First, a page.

One of the great curiosities of film history is that the one starring role that did not net James Dean an Oscar nomination is now widely regarded as his best film. It’s also the film that more than any other established him as a cult icon. Released a month after his death, it cemented his image as a troubled youth with its tale of a California teen who can’t keep himself out of trouble. When he goes on the run with girlfriend Judy (Natalie Wood) and adoring younger friend Plato (Sal Mineo), they set up a dream family that can’t last. Dean almost didn’t get to play his most iconic role. He was scheduled to film Giant (1956) at the same time, but Elizabeth Taylor’s pregnancy delayed production long enough for him to fit this film in. Although the film bears the title of a popular ’40s study of juvenile delinquency, it’s really director Nicholas Ray’s invention. When Warner Bros. picked up his story “The Blind Run,” they asked him to use the book’s title. Ray’s work was far ahead of its time: he painted a picture of disaffected youth that seems more typical of the suburban anomie of the ’70s. With screenwriter Stewart Stern, Dean and Mineo, he also inserted subtle hits that Plato was homosexual, making him the screen’s first great gay tragic figure.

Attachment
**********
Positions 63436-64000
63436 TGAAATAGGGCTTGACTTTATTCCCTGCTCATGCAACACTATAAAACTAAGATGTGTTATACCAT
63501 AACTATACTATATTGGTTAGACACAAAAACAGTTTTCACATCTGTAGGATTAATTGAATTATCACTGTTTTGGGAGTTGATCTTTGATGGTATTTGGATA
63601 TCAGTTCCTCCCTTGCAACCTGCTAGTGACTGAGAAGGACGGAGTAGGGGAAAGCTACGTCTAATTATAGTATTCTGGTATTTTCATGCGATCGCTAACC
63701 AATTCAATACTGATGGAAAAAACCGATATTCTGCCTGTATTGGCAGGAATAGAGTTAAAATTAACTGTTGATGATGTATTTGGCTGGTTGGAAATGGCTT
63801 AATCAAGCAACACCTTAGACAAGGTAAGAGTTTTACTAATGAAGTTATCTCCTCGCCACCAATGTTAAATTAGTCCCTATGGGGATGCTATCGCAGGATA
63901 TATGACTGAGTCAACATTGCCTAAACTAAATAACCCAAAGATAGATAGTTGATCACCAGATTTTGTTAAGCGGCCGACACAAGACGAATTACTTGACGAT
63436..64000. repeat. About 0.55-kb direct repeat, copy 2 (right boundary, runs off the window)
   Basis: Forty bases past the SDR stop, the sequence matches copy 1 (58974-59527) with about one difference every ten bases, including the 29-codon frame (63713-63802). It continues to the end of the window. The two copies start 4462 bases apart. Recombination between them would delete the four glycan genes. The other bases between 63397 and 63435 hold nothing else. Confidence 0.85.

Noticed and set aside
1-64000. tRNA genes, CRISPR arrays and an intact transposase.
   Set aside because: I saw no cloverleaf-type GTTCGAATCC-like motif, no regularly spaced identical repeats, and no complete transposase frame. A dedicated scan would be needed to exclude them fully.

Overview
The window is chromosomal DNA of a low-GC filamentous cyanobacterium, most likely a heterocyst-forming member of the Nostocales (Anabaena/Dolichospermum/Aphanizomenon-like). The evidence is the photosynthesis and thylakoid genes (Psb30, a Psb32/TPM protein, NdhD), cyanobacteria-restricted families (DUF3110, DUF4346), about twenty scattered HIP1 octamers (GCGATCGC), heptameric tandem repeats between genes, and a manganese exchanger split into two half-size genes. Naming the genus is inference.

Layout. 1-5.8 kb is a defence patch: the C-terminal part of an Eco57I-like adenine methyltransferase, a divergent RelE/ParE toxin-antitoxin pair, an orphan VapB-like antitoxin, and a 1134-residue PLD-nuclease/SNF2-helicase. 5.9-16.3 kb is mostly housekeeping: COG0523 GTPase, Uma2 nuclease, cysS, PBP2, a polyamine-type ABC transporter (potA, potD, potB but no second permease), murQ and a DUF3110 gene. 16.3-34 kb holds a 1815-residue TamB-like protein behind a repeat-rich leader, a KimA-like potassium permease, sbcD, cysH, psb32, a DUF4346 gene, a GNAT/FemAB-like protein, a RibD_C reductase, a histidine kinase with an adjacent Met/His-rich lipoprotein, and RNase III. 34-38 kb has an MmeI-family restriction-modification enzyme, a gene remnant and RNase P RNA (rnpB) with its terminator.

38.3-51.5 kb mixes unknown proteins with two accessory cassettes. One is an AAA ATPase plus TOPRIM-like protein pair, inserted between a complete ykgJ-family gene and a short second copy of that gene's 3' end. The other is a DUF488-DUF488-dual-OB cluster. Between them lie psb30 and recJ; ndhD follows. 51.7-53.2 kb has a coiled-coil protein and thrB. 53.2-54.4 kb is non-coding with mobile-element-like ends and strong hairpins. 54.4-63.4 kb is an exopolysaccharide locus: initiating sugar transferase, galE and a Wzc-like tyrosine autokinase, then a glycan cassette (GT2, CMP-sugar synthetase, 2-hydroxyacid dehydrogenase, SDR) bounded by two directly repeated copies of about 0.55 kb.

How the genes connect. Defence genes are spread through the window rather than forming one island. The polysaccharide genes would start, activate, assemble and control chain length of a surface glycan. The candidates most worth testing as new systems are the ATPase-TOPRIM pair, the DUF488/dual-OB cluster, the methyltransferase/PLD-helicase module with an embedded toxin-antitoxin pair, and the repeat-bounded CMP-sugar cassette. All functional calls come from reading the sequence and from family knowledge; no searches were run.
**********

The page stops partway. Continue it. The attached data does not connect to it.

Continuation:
(d. Nicholas Ray, 111m, Digital)